Ves’-Ka Gan (mamaupnorth) wrote in paper_voices,
Ves’-Ka Gan
mamaupnorth
paper_voices

  • Music:

'you're not laughing.

Suppose that one afternoon, you were sitting at the kitchen table staring down at the leftovers of a meal untouched, and the phone rang. And then, supposing your eyes were to dart towards it with an emotion akin to the bastard offspring of terror, and agonized curiosity, it were to continue to ring. Mechanical purring impeccably timed to be just urgent enough to make you think the person on the other side of the line really wanted to talk to you.

Supposing that just as you went to reach for the pale receiver of that mechanical box, visualizing the movement of the telephone settling in your palm as you lifted it to your ear – when it suddenly fell silent; what would be going through your head?

I’ll tell you what was going through mine: you’re a fucking moron. Of course, I must admit that was the same phrase that had been playing pinball inside of my skull for the last six, consecutive months, and that prior to this lengthy run of self-pitying angst, it was a phrase that still tended to pop up quite often. . .

Let me tell you about the kitchen. It wasn’t very big, really, it was quite tiny, in a tiny house that did it’s best to pretend majesty. Faux oak cabinets whose inner lining had peeled away to show the water-damaged particle board and a pathetic collection of mismatched dishware, and while there was a stove, one of the four electric elements worked, and the oven functioned sporadically – choosing the most inopportune times to flare to life and burn dinner. Dishes piled high in the sink, the refrigerator had been transported straight out of the nineteen-seventies; fully equipped with its own miserable montage of a pukey, olive-green colour and rust spots. One tiny window with a tinier translucent spot let in an even tinier beam of early-morning sunlight which shone directly over a stain in the worn linoleum. I couldn’t remember where the stain had come from.

The kitchen smelled like sex and beer.

The kitchen smelled like you.

The smell made my insides shrivel up, and my mind to shut down as the telephone settled to its solitude in its worn out cradle. I couldn’t help reflected with that stereotypical detached apathy that a cradle was something I could see myself wanting right now, but then, you were never one to offer me comforts when I needed them. You were here for a fuck-buddy, and the only time I’d ever see you was when you were strung out on something and reeking of cheap American beer looking for a fast bang in a squeaky bed (or in this case, a squeaky floor).

I couldn’t think of anything else to do at the moment, so I sat myself down at the table again, and picked up the lonely BIC lying on a pad of disheveled loose-leaf where I started to write you another letter.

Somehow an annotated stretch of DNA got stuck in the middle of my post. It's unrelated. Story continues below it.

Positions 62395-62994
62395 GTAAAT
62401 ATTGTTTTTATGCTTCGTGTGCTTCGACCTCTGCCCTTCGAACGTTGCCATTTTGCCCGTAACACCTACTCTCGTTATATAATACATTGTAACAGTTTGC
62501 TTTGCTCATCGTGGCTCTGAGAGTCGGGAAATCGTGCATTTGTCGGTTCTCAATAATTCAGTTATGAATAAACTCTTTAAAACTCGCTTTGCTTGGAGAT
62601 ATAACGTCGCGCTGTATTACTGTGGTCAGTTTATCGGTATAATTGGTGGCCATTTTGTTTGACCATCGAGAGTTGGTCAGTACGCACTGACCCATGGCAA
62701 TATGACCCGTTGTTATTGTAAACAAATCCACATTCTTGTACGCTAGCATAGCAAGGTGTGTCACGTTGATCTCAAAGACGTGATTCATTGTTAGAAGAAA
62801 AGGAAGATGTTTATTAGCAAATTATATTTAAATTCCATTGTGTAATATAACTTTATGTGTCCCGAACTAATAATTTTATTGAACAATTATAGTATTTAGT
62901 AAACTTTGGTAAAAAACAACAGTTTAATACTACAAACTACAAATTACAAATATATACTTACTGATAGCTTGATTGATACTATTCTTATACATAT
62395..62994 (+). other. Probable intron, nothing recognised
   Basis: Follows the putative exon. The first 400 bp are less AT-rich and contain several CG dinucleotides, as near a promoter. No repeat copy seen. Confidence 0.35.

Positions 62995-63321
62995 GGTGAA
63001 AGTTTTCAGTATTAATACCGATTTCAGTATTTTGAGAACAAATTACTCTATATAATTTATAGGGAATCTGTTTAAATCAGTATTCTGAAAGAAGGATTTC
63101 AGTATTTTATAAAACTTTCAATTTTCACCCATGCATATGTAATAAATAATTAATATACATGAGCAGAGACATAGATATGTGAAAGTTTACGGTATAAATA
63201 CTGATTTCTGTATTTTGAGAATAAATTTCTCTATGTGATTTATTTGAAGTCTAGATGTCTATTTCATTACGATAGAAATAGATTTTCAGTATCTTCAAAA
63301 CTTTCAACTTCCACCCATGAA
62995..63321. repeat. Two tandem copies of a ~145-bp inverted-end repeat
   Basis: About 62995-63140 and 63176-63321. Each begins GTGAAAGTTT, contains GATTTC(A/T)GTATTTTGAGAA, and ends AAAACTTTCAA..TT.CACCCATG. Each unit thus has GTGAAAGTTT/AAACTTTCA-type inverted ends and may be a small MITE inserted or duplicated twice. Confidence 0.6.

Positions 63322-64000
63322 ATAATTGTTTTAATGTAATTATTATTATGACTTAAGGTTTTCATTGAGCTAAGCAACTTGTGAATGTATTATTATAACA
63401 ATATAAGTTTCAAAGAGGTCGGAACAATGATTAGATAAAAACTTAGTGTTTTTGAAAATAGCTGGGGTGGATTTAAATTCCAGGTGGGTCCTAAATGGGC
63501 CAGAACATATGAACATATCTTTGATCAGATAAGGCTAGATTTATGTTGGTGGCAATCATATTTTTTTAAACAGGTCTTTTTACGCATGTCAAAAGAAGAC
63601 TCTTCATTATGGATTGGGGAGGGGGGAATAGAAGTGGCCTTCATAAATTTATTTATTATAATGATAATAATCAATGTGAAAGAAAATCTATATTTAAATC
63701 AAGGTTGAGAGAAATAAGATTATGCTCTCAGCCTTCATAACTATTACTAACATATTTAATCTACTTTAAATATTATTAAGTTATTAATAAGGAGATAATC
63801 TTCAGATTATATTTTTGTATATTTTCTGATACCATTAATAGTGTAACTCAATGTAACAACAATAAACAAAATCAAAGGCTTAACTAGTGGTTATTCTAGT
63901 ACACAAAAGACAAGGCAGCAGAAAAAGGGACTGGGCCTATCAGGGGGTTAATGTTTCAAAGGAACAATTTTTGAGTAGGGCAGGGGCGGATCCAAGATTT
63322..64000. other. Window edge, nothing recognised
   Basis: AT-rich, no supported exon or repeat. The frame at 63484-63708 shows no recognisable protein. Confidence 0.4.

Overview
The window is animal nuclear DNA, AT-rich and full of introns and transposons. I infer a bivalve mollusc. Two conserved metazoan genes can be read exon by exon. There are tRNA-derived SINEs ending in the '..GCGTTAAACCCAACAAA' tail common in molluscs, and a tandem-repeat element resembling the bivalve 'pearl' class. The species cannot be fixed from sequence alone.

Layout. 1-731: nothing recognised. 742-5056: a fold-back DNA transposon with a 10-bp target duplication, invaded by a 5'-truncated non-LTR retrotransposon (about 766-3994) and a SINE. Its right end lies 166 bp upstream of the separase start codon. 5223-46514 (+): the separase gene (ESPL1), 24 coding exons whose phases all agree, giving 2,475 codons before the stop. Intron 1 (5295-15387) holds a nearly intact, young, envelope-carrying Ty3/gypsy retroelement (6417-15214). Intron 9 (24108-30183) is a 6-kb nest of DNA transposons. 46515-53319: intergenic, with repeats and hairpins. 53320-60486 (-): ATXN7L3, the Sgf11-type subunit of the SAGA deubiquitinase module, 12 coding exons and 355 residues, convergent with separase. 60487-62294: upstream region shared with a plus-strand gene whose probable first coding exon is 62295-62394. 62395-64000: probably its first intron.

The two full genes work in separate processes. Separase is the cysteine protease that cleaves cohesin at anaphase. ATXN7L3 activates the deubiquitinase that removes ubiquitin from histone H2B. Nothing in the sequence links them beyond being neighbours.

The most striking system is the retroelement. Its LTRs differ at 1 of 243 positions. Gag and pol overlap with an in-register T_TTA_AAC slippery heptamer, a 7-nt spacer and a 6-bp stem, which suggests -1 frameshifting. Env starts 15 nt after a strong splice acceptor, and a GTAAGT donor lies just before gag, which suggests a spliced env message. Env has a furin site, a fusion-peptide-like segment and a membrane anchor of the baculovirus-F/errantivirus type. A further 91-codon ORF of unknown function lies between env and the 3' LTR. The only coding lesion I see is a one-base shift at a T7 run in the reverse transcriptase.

On that piece of paper, I poured my soul out to you, and went on to take up a few more sheets, single-spaced and printed. You abhorred handwriting, and always got so angry when I used it – I’ve always thought it was because you couldn’t read it, but it may have been because your mother always wrote in script (and we all know how much you adore her). I was just letting the words flow, knowing that I’d never find the courage to stand my ground and hand you the pages before I walked out of your life because you’d always been mine. Biting down on my lower lip in between swigs of some golden-clear tequila I signed it with a tiny heart next to my name, and laid my head to my arms in a state of mental exhaustion. My cunt hurt, and I had bruises up my torso, but there was no one to soothe this agony – well, no one but my old friend José and his glass house.

Two weeks ago, I would likely have carried myself wearily to bed, and cried myself into a dream-filled sleep even more painful, but two weeks ago I was still trying to pretend I thought it was worth the time. I’d since discovered the soothing powers of this cacti-brewed alcohol, and had drowned my sorrows in this pit of oblivious nothingness for thirteen consecutive nights. Two weeks ago I was fifteen years old.

With the bitter taste of tequila on my tongue, and the bitter taste of rejection lingering on my lips I reached across the table for the lighter, idly thinking about how BIC must be a massive company – pens and lighters – who the hell would have thought? Flicking my thumb over the harsh metal of the sparker, I set your letter aflame, and dropped it onto the pile of dirty dishes to wallow in its own filth, and pointlessness.

Perhaps I should have followed suit – taken my own ragged tatters and burned until there was nothing left but a weightless ash – drifting through the air with a caustic indifference for the eyes I might momentarily blind, and the hearts I might unintentionally break. You broke my heart, did you know that? Rather, you dissembled the little bit I’d been born with: these moments I sincerely doubt I’ve ever really had a whole one. Apathy is my own worst enemy but the most reliable relationship I’ve ever had. As it was, lacking the courage to take those full steps and obliterate the sting of my existence returned to my seat and contented myself staring out the window – just imagining that somewhere, there was someone who gave a flying fuck and didn’t walk off after shooting a load across my stomach. The easiest way to make yourself feel better is always a blatantly impossible lie, because they always feel so good when you tell them – consider that piece of advice free.


©Erin L. Werle, August 23, 2003.
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